Pattern and Being (part 1/intentionality), post-discussion

by jomahr

Hey everybody,

on Tuesday, I presented some findings by Gergely and Csibra suggesting that 1 year-old infants may be able to attribute goals to agents and assessing the rationality (i.e. efficiency) of their actions without interpreting them as fully intentional beings. Gergely and Csibra argue that this points to the existence of a “teleological stance” emerging prior to the full-blown Denettian “intentional stance”. The question that I posed to the group then was, how that fits in with Haugenett’s ideas of the intentional stance being constitutively governed by a commitment to interpreting actions as rational. There seem to be two possibilities to cope with these results from Haugenett’s point of view: One posibility would be to argue that there is something additional to commitment to rationality going on that we need to take the intentional stance (i.e.: you can’t have inentionality without rationality but you can have rationality without intentionality). A second possibility would be to criticise Gergely’s and Csibra’s interpretation of their data and claim that what children actually do in these experiments is to take the intentional stance.

Regarding the first possibility:

In the discussion, it was repeatedly pointed out that Haugeland understands pattern recognition as a skill, which would therefore also apply to recognising patterns in other people’s behaviors that afford interpretation of these people as intentional agents. However, I pointed out that a simple hand-wave to skillood in this context seems unsatisfactory as what we really would like to know is how this skill is actually possible and what we need over and above a commtiment to the constitutive standards of rationality to execute it. On this point, Haugeland has a short passage, which I also read in class but which is still entirely mysterious to me:

“The constitutive standards for a given domain – the rules of chess, for instance – set conditions jointly on a range of responsive dispositions and a range of phenomena: if they are both such that the former consistently find the latter to accord with the standards, then the former are recognition skills and the latter are objects in the domain. But such eventual concord is anything but vacuous: it is rare and, in general, a considerable achievement.” (p. 279)

That recognition is an achievement doesn’t add much to the general picture, however, and thus I am still left to wonder what actually goes on when we take the intentional stance over and above committing to a constitutive standard of rationaliy. It was also pointed out in discussion that we should take Haugeland to refer to the Dreyfusian notion of “skill” when he uses the term. That may be true, but in this it would still be desirable to have an account of how this applies to the case of social cognition.

Regarding the second possibility:

This was not discussed in class, but I think it would be fair to argue that the abilities observed in 1 year olds may actually be just a reflection of their more general ability to take the intentional stance already at that age. The paper I presented was of 2003. In 2005 Onishi and Baillargeon showed that children in a similiar age range were able to pass implicit (non-verbal) false-belief tasks. This is exactily what one would expect if one views the attribution of intentionality and rationality as inextricably linked.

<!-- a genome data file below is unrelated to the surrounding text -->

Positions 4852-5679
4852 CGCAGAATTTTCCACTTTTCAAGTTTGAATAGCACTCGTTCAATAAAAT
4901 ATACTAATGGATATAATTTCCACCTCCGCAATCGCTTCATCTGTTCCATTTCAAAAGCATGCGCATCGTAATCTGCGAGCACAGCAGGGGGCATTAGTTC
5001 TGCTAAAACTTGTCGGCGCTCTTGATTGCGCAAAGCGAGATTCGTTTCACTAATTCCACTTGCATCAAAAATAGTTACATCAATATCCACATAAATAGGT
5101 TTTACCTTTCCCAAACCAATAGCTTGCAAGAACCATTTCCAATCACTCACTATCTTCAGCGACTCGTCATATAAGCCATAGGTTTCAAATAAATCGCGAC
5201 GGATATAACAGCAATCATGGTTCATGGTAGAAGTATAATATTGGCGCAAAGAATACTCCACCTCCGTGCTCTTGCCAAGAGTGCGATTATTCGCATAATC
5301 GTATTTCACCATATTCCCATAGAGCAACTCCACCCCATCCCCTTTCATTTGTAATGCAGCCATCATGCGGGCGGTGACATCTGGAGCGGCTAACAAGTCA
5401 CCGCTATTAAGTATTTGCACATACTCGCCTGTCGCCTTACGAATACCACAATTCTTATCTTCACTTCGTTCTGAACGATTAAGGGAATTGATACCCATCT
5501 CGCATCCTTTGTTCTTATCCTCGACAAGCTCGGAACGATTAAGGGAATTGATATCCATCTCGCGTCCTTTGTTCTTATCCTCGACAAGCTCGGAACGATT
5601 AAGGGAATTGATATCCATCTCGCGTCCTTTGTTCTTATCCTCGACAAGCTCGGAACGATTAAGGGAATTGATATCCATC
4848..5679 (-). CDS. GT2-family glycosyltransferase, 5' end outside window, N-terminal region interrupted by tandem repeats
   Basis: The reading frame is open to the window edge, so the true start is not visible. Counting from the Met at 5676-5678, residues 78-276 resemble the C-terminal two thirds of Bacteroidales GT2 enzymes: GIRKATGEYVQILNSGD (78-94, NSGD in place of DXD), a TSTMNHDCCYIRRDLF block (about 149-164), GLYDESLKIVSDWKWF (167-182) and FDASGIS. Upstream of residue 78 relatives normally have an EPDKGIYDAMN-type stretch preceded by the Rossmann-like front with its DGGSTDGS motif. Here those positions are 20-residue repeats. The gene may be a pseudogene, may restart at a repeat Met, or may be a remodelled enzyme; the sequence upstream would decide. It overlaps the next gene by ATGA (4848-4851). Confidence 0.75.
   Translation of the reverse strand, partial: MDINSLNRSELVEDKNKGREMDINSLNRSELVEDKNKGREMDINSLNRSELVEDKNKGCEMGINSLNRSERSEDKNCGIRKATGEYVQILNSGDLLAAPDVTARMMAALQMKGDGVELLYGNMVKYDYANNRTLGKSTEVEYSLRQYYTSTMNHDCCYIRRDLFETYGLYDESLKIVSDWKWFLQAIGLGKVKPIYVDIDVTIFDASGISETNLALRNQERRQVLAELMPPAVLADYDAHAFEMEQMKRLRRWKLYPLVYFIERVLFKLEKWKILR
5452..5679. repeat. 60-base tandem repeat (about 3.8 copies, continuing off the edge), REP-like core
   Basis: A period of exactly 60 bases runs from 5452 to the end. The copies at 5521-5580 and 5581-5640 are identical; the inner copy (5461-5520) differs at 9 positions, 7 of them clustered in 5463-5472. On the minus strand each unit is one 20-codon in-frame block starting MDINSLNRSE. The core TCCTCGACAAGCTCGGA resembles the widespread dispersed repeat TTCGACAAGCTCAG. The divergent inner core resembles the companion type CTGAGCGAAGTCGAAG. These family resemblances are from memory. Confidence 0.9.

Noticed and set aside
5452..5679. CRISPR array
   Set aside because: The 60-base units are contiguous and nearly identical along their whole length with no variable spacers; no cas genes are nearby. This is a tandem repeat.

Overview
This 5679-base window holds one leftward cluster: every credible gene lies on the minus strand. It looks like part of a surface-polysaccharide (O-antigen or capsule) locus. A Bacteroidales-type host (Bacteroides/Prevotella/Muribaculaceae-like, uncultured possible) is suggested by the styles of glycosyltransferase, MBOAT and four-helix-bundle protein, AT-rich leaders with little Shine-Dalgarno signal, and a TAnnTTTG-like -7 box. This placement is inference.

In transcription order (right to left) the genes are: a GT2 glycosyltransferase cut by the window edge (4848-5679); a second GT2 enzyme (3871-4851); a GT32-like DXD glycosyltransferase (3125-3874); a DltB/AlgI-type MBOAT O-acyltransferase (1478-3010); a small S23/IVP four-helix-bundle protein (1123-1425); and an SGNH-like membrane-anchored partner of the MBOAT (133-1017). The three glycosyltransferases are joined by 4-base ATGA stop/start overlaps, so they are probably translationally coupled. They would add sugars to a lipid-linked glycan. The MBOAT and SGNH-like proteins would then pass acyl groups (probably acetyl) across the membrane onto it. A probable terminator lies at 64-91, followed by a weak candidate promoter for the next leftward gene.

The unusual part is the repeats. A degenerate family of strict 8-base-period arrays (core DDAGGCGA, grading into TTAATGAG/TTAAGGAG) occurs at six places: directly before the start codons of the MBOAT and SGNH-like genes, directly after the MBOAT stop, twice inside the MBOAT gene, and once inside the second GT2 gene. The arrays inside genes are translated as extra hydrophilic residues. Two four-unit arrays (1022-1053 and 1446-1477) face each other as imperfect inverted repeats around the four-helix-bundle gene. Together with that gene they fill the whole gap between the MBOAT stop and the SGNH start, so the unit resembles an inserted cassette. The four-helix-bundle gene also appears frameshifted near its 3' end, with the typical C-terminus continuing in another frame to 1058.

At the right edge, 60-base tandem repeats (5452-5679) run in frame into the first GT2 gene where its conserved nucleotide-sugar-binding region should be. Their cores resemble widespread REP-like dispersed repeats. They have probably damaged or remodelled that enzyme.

All of this aside, I wanted to share another challenge to the viewpoint of Haugenett with you. In his The Architecture of the Mind, Peter Carruthers ( 2006, see p. 262/263) claims that it is a mistake to view norms of rationality as cosntitutive for thinking and for the attribution of thought. On Carruthers view, it is beliefs about norms rather than the norms themselves that do the work. Viewing norms themselves as constitutive for thought-ascripition and thinking makes it impossible, Carruthers claims, to naturalise thought in the first place. That is why Dennett can’t help himselv but to turn away from full-blown realism about intentional states (or so Carruthers claims). Do you agree that viewing norms of reasoning as constitutive for thinking/thought ascripition makes a naturalistic account of these thoughts  impossible? I find myself agreeing with Carruthers that it seems strange to think of norms of reasoning as somehow constituting thought-processes rather than being constituted by them. Discuss!

 

Haugedegger readings/Open thread

by daaavve

Hello folks,

You’ve got a fair bit of freedom as to what to read this week. The syllabus suggests either Heidegger on being a person or Dasein’s disclosedness, both of which are great papers, and helpful for understanding what JH sees in this Heidegger fellow. ‘Heidegger on being a person’ has the advantage of tying in more obviously to the themes we’ve covered in the book so far (I think), but the disadvantage of containing views on Heidegger that Haugeland later repudiates. ‘Dasein’s Disclosedness’ is helpful for understanding how JH thinks his views on truth and objectivity (which we’ll continue to flesh out over the next couple of weeks) are importantly Heideggerian.

But both papers have the disadvantage that neither of our presenters will talk about them very much, or perhaps at all! Harry will be focusing on Dreyfus’s ‘Why Heideggerian AI failed (etc)‘, and our special overseas celebrity guest presenter ‘Andrew Buskell’ will be focussing on a lesser known bit of Haugedegger called ‘Letting Be’, all of which you should be able to read on the Googlebooks preview here. Both are recommended reading!